Kirollos Hanna, PharmD, BCPS, BCOP, explains antibody drug conjugates and their method of action. This video was filmed March 12 at the Hematology/Oncology Pharmacists Association 2020 Meeting in Tampa, Florida.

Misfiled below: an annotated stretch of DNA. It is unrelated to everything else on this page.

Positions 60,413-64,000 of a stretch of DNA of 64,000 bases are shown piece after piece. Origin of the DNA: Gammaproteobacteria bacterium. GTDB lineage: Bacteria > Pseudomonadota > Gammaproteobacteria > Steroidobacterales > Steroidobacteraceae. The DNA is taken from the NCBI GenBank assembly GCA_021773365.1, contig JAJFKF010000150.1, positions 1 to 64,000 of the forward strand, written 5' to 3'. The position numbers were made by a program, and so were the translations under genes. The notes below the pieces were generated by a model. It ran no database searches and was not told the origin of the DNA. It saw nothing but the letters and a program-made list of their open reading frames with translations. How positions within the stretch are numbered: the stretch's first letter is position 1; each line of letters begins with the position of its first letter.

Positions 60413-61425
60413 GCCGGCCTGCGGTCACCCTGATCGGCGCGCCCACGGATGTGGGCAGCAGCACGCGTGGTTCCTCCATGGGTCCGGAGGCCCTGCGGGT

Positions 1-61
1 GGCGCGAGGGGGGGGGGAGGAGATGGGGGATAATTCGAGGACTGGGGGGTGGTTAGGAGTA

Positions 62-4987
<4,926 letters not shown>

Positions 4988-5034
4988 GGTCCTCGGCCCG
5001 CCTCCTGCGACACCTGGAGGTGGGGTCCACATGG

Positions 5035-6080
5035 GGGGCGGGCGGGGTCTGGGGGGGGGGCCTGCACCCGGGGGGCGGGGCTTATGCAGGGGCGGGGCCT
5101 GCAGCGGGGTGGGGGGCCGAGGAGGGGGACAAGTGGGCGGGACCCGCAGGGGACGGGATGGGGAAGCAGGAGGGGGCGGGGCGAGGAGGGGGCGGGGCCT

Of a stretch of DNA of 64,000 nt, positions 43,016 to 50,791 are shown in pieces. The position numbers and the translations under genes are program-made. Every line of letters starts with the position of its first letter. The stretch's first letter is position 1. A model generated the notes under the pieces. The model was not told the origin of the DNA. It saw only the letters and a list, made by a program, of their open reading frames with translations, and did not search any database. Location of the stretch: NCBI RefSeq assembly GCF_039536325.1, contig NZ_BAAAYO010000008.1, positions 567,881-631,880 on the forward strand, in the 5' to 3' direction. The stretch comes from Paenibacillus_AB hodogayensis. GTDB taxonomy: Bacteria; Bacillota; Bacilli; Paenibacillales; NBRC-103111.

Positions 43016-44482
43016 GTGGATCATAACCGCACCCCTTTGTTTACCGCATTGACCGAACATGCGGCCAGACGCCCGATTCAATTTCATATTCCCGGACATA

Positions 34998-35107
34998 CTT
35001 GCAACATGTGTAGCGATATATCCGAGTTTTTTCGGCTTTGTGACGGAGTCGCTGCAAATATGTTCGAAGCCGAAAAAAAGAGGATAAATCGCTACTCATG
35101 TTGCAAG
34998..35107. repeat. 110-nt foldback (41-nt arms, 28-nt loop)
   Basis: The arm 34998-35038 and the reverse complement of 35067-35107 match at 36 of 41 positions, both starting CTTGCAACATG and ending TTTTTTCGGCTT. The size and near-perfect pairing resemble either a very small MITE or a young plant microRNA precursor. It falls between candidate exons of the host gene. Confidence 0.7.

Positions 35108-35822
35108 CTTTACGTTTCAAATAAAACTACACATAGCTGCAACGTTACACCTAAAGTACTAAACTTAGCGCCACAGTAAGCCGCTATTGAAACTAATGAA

Kirollos Hanna, PharmD, BCPS, BCOP: So, a new excited class are antibody drug conjugates. Really, when you look at these agents, it's really a way to take cytotoxic chemotherapy, or systemic chemotherapy, and make it somewhat more targeted. I think when you look at how we deliver cancer therapies historically, we've had systemic chemotherapy that we generally administer to patients and we still do administer to patients. But now there's really this big push with targeted therapies, such as the small molecules we have—so the TKIs. We also have immunotherapies, monoclonal antibodies. So really what an antibody drug conjugate is a way to take a monoclonal antibody that's targeted against the specific antigen that's been identified in a specific cancer, and then you bind to it some type of cytotoxic component. So then that antibody can help direct that cytotoxic component to get to where it needs to, and then once it gets to that cancer cell, actually the entire compound is internalized within the cell, and the cytotoxic entity, or moiety, will break off and then have an effect.